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How Not to Use Duff & Phelps Data

A Discussion of Rover Pipeline, LLC v. 10.55 Acres of Land, More or Less, in Ashland County, Ohio, et al.

In God we trust. All others must bring data.” This famous saying has been attributed to various people, but it implies that when data is presented, the conclusion can be trusted. However, the Ohio District Court’s decision in Rover Pipeline, LLC v. 10.55 Acres of Land, More or Less, in Ashland County, Ohio, et al., demonstrates that data is only trustworthy if it is understood and applied correctly. The case, in which the expert’s valuation report was discarded due in large part to the misuse of data, demonstrates the risk of misapplication of data in valuation reports and highlights how the misuse of data can prevent an accurate assessment of value. You can read the full article in the May/June 2019 issue of The Value Examiner.

In God we trust. All others must bring data.” This famous saying has been attributed to various people, but it implies that when data is presented, the conclusion can be trusted. However, the Ohio District Court’s decision in Rover Pipeline, LLC v. 10.55 Acres of Land, More or Less, in Ashland County, Ohio, et al.,[1] demonstrates that data is only trustworthy if it is understood and applied correctly. The case, in which the expert’s valuation report was discarded due in large part to the misuse of data, demonstrates the risk of misapplication of data in valuation reports and highlights how the misuse of data can prevent an accurate assessment of value. You can read the full article in the May/June 2019 issue of The Value Examiner.

Case Background

In early February 2017, Rover Pipeline, LLC (Rover) filed a civil action pursuing condemnation of approximately 700 tracks of land in the northern district of Ohio through which it intended to construct a pipeline. Rover was previously authorized by the Federal Energy Regulatory Commission to construct and maintain an interstate natural gas pipeline system traversing through West Virginia, Ohio, Pennsylvania, and Michigan. The Company had reached settlements with the majority of affected property owners along the route of the proposed pipeline as well as all defendants on the matter of “immediate possession.” However, it was unable to reach agreements with a few of the property owners on the issue of “just compensation” and turned to the courts to resolve the issue.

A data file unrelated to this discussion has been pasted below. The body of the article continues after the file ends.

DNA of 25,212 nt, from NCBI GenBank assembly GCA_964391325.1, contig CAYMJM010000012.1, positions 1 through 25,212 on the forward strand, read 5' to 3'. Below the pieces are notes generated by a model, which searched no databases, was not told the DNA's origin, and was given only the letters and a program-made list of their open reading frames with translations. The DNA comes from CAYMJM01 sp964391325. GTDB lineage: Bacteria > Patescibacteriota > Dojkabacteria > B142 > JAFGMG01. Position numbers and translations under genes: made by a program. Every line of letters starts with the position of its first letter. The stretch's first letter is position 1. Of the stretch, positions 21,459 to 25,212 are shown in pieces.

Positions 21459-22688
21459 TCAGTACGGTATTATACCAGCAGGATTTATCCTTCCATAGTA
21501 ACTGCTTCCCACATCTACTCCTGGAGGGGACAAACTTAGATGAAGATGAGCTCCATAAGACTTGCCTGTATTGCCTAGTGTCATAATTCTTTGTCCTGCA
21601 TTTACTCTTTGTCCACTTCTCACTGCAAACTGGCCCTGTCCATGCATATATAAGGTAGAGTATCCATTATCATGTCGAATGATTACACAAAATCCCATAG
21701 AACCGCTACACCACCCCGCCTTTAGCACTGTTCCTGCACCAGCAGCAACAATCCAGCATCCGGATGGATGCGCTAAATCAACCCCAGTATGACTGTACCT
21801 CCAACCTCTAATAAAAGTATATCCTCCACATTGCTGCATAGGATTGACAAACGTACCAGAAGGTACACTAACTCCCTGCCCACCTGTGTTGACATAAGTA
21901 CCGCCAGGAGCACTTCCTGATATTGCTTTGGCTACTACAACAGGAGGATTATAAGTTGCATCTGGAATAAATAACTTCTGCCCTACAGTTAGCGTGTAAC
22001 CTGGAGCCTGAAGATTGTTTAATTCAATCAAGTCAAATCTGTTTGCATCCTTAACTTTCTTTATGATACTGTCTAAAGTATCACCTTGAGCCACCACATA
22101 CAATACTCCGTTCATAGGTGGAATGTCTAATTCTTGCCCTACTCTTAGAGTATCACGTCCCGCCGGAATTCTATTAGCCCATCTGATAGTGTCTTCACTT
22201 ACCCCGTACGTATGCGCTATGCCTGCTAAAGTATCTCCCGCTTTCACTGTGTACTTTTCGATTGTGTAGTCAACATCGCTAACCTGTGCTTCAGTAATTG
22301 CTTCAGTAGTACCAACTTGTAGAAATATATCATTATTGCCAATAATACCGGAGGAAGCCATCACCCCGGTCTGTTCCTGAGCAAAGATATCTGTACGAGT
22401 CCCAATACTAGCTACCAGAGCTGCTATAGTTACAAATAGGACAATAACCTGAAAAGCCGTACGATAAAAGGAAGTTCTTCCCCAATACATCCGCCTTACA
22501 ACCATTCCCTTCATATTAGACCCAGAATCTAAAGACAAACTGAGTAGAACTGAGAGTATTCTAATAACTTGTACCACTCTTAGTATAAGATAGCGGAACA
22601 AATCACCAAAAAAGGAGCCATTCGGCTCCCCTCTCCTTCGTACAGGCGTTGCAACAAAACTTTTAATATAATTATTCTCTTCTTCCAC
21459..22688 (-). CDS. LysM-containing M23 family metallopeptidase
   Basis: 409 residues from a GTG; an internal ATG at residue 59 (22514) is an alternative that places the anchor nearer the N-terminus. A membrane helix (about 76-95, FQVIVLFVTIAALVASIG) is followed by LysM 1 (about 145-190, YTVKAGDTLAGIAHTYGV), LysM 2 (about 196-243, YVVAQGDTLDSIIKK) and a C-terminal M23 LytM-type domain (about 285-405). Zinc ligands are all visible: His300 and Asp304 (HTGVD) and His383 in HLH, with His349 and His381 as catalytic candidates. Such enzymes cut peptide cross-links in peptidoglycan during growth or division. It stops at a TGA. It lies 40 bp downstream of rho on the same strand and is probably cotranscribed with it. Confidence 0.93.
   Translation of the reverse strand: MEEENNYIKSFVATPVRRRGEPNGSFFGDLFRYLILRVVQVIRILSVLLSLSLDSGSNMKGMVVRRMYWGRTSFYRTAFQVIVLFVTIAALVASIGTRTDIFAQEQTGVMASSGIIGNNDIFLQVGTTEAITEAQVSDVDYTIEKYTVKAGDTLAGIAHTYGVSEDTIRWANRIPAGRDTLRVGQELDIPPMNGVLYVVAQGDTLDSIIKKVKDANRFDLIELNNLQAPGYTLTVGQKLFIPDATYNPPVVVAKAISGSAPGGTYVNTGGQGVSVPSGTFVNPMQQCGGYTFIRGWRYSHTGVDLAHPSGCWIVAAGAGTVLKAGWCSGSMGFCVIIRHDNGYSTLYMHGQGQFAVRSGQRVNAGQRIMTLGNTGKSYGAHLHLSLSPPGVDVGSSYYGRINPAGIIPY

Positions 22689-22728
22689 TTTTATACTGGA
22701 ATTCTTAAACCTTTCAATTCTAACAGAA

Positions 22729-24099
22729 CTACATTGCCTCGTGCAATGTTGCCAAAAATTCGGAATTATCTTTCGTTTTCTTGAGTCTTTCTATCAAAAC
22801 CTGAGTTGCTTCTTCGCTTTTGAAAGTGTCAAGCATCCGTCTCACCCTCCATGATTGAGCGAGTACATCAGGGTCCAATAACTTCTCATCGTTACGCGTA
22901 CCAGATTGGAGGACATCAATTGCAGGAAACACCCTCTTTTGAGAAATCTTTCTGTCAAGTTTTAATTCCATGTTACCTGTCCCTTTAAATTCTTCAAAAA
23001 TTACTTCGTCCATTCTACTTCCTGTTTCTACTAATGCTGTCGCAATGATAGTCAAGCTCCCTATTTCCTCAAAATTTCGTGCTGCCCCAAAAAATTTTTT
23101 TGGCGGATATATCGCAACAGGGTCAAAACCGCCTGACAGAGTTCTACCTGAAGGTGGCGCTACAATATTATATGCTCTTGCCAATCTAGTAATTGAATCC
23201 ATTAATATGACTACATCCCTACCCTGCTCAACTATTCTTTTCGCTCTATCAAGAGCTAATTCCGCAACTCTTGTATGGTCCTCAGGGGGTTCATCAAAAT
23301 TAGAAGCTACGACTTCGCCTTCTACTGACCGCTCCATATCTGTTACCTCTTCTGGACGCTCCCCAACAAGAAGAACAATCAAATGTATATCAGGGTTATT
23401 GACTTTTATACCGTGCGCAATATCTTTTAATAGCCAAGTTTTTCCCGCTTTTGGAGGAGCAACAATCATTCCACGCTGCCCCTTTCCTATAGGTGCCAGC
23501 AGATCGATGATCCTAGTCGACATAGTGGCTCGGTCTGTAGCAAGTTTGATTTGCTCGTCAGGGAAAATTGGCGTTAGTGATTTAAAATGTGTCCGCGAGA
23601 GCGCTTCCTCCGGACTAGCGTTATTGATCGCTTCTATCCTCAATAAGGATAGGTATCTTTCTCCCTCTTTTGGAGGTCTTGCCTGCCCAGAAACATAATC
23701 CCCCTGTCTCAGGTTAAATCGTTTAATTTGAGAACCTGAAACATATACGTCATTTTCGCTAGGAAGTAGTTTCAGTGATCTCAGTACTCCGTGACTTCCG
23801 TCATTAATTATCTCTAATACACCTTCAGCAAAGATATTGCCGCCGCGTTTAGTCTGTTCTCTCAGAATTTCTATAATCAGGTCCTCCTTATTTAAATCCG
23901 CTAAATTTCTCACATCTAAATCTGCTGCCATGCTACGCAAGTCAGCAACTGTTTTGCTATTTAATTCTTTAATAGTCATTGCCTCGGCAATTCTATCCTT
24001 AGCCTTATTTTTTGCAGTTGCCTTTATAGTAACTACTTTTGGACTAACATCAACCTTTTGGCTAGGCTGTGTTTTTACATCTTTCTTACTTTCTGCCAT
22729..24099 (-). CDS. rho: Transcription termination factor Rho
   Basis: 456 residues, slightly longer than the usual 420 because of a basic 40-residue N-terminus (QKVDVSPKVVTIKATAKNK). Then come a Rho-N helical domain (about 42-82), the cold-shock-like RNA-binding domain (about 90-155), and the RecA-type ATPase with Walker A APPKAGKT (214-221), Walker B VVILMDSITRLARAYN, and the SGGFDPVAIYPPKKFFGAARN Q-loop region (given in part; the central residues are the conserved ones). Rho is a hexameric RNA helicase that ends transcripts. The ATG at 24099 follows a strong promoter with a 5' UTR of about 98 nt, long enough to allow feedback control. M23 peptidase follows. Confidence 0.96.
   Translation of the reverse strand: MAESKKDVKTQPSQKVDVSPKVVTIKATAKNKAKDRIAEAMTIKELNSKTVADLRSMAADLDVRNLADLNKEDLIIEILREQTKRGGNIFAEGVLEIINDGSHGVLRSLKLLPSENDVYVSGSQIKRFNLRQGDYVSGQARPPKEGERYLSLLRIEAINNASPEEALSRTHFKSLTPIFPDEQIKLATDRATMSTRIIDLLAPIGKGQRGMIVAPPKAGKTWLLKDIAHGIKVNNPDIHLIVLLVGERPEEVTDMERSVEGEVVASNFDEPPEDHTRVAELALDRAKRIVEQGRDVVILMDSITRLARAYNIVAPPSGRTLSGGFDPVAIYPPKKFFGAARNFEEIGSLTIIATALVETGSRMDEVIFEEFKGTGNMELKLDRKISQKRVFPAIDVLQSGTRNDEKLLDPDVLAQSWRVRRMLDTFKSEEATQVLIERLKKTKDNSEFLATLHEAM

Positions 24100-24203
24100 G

Pine Tree Holding Inc. (“Pine Tree”) was founded in 2004 and is a tree farm company located on a tract of land totaling over 100 acres in Wayne County, Ohio. The company is organized as an S corporation with landowners Roger and Rita Dush owning 100 percent of its stock. Pine Tree primarily serves residents and tree suppliers with annual Christmas trees and is known for its Fraser Fir trees, which are grown in only limited areas in the state. Rover was granted temporary and permanent easements on approximately 7.5 acres of the Dush’s land for the construction of its pipeline. However, Rover and the Dushs were unable to agree on just compensation for the land.

Both parties engaged expert witnesses on topics related to the case, including soil, horticulture, real estate, and economics to determine just compensation, and both parties challenged the admissibility of the opposing expert opinions.

Valuation and Analysis

One of the landowners’ experts was tasked with determining the value of the Christmas tree business and did so using three methodologies: the Asset Approach, the Income Approach, and the Market Approach. The Asset and Market Approach analyses indicated losses to the landowners of $167,000 and $157,000, respectively. Based on the Income Approach, however, the landowners’ expert concluded that the loss to the landowners was $888,000.